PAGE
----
Paws for Thought: Can Pets Trigger Motion Sensor Lights?

Motion sensor lights are a popular way to keep your home safe from intruders or alert you of any movement in your yard. However, the alerting aspect starts to wear off pretty quickly if they are activating every 5 minutes due to your (or your neighbours) pets.

If you are one of the 59% of households in Britain that have a pet and are considering getting motion sensor lighting, asking if pets trigger motion sensor lights is probably a good idea. This post will look at if pets set off motion sensor lights and how we can prevent it from happening!

A microwave sensor like the one in the photo has a much slimmer profile than a PIR sensor

Pets can trigger motion sensor lights as every living thing emits some level of infrared. If using a PIR (Passive Infrared Sensor) to activate your lights, your pets, or even wildlife in your yard, can cause the lights to turn on. While this may be annoying for some homeowners, it can also be a helpful feature.

Now we know that indeed pets can trigger motion sensor lights to activate. We probably want to find out what we can do to prevent it.

It’s worth mentioning that some pet and wildlife activation can be handy. The lights triggering can alert us to unwanted wildlife in our back gardens giving us an opportunity to react.

Preventing Unwanted Motion Sensor Light Activations by Animals

Adjusting the Motion Sensor Settings

One way to prevent false alarms caused by animals is to adjust the sensitivity of the motion sensor. Most motion sensors have adjustable sensitivity settings that can be changed. By making the motion sensor less sensitive, we can avoid detecting smaller animals like cats, birds, and rodents.

Using Pet Immune Sensors

Pet immune sensors are motion sensors designed specifically with the pet problem in mind. The idea behind them is that they will detect human-sized objects while ignoring smaller animals. There’s lots more on these pet immune sensors below, as they can be a real advantage if simply adjusting the settings on a standard PIR doesn’t solve the problem.

Positioning the Motion Sensor

If you have read any of the other motion sensor light articles on the site, you will know that the correct positioning of the motion sensor is the answer to overcoming a lot of the negatives associated with motion-detecting lighting.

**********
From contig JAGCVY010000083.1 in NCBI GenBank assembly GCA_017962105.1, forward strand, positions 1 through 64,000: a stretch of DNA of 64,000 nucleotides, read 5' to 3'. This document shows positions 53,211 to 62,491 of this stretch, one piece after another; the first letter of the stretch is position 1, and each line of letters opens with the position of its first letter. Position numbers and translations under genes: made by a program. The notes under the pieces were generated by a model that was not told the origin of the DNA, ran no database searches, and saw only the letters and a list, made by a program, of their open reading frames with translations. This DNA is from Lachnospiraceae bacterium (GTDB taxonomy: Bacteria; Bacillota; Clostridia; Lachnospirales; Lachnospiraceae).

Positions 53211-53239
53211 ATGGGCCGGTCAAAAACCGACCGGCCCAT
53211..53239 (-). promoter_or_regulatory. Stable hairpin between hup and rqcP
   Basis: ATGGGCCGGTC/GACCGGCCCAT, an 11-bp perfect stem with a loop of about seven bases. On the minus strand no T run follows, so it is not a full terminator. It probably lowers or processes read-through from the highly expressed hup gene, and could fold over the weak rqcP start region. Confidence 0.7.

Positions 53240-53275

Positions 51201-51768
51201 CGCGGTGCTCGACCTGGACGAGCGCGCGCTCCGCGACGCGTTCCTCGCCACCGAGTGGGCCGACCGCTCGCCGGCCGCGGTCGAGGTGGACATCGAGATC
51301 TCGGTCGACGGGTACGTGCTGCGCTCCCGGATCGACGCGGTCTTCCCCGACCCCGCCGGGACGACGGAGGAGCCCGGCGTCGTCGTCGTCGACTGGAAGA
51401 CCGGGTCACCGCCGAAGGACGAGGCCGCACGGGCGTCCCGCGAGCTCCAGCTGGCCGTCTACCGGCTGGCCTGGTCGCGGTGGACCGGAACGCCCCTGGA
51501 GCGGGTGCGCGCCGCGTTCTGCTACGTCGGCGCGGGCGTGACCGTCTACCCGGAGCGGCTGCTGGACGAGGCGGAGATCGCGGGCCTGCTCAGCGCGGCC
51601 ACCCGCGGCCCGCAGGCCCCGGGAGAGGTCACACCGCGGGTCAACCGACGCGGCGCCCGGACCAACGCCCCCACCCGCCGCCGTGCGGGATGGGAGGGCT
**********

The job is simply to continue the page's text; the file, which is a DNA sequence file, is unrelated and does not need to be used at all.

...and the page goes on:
PIR sensor positioned externally to the light fitting

By placing the sensor in an area where your pets are less likely to trigger it, to begin with, we have a better chance of success. For example, if you have a cat, avoid placing the sensor where its detection range would encompass the cat’s food bowl, litter box or movement through the cat flap.

How Pet Immune Motion Sensors Work

Pet immune motion sensors are designed to detect movement in a room while ignoring the movements of pets. This allows pet owners to protect their homes and enjoy motion sensor lighting without worrying about false alarms caused by their furry friends.

These pet immune motion sensors use a variety of methods to differentiate between human and pet movement. One common method is weight-based detection, which ignores movements from objects below a certain weight threshold. This weight threshold is typically around 35 kg (or 80 pounds) but many have an adjustable range to tailor it to a specific pet.

Another method is pattern recognition, which looks for a distinct pattern of movement that is characteristic of pets although this method is more common in security motion sensor detection than in lighting.

As you may expect, pet immune motion sensors are far from foolproof, due in large part to the fact that our furry friends don’t always behave how we would expect. We can angle motion sensors higher, but this only works until the dog decides to jump up on the sofa for example.

Do Pet Immune Motion Sensors Work?